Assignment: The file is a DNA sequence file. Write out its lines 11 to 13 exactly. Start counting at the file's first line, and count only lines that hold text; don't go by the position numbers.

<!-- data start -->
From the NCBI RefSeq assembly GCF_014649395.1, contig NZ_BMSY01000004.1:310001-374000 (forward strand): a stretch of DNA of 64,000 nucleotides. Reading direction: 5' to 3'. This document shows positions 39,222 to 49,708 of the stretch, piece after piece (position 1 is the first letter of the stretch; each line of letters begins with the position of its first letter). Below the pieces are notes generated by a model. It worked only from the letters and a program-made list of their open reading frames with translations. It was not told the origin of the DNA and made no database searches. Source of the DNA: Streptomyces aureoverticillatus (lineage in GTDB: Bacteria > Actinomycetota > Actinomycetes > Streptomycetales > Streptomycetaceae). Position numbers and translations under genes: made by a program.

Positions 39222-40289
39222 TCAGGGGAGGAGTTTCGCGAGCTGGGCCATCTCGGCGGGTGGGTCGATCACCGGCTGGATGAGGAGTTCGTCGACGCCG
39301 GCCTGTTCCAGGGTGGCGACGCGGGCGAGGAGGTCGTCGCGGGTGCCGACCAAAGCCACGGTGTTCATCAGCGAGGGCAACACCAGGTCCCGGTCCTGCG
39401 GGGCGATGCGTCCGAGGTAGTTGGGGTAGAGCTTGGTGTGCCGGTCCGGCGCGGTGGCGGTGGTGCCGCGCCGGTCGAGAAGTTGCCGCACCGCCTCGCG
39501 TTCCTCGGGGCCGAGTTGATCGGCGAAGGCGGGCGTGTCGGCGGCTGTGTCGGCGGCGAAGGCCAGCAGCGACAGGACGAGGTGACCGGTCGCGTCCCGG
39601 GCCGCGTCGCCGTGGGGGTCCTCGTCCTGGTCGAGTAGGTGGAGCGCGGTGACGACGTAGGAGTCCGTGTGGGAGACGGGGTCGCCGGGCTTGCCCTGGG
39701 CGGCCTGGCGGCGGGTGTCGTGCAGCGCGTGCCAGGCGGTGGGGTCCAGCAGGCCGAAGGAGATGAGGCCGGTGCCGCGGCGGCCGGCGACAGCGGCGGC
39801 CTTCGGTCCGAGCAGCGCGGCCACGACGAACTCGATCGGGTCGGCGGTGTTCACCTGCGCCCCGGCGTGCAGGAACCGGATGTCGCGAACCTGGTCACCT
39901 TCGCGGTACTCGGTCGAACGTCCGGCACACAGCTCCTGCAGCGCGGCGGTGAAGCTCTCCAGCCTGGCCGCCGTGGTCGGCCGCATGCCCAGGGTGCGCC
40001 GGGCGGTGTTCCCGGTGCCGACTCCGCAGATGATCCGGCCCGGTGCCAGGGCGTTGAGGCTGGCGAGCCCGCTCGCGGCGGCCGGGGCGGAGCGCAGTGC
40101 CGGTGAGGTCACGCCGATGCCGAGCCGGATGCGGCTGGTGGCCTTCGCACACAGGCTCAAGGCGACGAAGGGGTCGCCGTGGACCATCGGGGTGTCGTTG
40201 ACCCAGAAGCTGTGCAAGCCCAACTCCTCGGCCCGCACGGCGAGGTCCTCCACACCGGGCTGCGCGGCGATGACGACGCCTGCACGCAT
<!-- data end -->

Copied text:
40001 GGGCGGTGTTCCCGGTGCCGACTCCGCAGATGATCCGGCCCGGTGCCAGGGCGTTGAGGCTGGCGAGCCCGCTCGCGGCGGCCGGGGCGGAGCGCAGTGC
40101 CGGTGAGGTCACGCCGATGCCGAGCCGGATGCGGCTGGTGGCCTTCGCACACAGGCTCAAGGCGACGAAGGGGTCGCCGTGGACCATCGGGGTGTCGTTG
40201 ACCCAGAAGCTGTGCAAGCCCAACTCCTCGGCCCGCACGGCGAGGTCCTCCACACCGGGCTGCGCGGCGATGACGACGCCTGCACGCAT